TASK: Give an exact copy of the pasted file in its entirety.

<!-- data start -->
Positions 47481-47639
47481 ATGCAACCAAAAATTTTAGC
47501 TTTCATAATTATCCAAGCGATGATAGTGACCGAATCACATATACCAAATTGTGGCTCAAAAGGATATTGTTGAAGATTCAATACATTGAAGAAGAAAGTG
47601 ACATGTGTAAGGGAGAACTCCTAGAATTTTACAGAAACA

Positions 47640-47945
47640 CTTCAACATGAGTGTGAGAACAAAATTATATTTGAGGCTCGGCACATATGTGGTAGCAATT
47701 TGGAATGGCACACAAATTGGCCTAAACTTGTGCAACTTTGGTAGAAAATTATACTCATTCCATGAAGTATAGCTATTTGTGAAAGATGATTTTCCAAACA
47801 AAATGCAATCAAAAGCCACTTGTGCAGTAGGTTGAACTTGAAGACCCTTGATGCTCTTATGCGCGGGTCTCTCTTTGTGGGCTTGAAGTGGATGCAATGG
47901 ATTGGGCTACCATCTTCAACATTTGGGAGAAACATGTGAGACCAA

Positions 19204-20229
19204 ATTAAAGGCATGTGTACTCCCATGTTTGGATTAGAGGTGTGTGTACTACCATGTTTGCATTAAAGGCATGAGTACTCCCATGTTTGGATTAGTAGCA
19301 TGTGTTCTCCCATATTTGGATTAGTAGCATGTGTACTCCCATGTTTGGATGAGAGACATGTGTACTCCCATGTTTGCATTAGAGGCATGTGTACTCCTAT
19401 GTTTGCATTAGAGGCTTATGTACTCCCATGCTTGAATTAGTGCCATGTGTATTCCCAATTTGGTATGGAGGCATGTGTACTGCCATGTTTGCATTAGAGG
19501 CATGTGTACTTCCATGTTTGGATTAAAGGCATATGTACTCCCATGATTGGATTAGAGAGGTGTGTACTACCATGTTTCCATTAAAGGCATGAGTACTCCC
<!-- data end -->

Positions 47481-47639
47481 ATGCAACCAAAAATTTTAGC
47501 TTTCATAATTATCCAAGCGATGATAGTGACCGAATCACATATACCAAATTGTGGCTCAAAAGGATATTGTTGAAGATTCAATACATTGAAGAAGAAAGTG
47601 ACATGTGTAAGGGAGAACTCCTAGAATTTTACAGAAACA

Positions 47640-47945
47640 CTTCAACATGAGTGTGAGAACAAAATTATATTTGAGGCTCGGCACATATGTGGTAGCAATT
47701 TGGAATGGCACACAAATTGGCCTAAACTTGTGCAACTTTGGTAGAAAATTATACTCATTCCATGAAGTATAGCTATTTGTGAAAGATGATTTTCCAAACA
47801 AAATGCAATCAAAAGCCACTTGTGCAGTAGGTTGAACTTGAAGACCCTTGATGCTCTTATGCGCGGGTCTCTCTTTGTGGGCTTGAAGTGGATGCAATGG
47901 ATTGGGCTACCATCTTCAACATTTGGGAGAAACATGTGAGACCAA

Positions 19204-20229
19204 ATTAAAGGCATGTGTACTCCCATGTTTGGATTAGAGGTGTGTGTACTACCATGTTTGCATTAAAGGCATGAGTACTCCCATGTTTGGATTAGTAGCA
19301 TGTGTTCTCCCATATTTGGATTAGTAGCATGTGTACTCCCATGTTTGGATGAGAGACATGTGTACTCCCATGTTTGCATTAGAGGCATGTGTACTCCTAT
19401 GTTTGCATTAGAGGCTTATGTACTCCCATGCTTGAATTAGTGCCATGTGTATTCCCAATTTGGTATGGAGGCATGTGTACTGCCATGTTTGCATTAGAGG
19501 CATGTGTACTTCCATGTTTGGATTAAAGGCATATGTACTCCCATGATTGGATTAGAGAGGTGTGTACTACCATGTTTCCATTAAAGGCATGAGTACTCCC